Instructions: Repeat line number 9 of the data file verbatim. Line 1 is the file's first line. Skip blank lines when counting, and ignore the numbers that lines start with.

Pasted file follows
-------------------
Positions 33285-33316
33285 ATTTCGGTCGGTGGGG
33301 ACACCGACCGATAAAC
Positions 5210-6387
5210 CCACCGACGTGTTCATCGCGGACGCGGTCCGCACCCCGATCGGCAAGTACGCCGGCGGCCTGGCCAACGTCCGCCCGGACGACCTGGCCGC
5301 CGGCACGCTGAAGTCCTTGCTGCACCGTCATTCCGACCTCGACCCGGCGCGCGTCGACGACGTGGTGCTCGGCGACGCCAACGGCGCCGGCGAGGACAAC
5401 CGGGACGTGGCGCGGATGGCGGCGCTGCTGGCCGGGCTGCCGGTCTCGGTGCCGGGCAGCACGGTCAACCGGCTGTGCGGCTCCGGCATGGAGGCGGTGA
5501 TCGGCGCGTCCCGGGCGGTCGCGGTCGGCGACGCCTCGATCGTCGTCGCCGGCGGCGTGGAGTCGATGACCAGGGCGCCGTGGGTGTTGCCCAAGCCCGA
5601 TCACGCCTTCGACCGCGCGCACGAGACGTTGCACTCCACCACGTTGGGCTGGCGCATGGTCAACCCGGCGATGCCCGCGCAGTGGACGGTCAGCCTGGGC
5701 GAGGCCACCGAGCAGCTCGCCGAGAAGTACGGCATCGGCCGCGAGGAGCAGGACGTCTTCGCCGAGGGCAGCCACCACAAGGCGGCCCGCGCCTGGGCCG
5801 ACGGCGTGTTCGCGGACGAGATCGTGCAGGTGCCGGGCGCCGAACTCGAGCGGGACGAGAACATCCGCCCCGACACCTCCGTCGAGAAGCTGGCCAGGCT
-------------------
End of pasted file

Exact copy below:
5601 TCACGCCTTCGACCGCGCGCACGAGACGTTGCACTCCACCACGTTGGGCTGGCGCATGGTCAACCCGGCGATGCCCGCGCAGTGGACGGTCAGCCTGGGC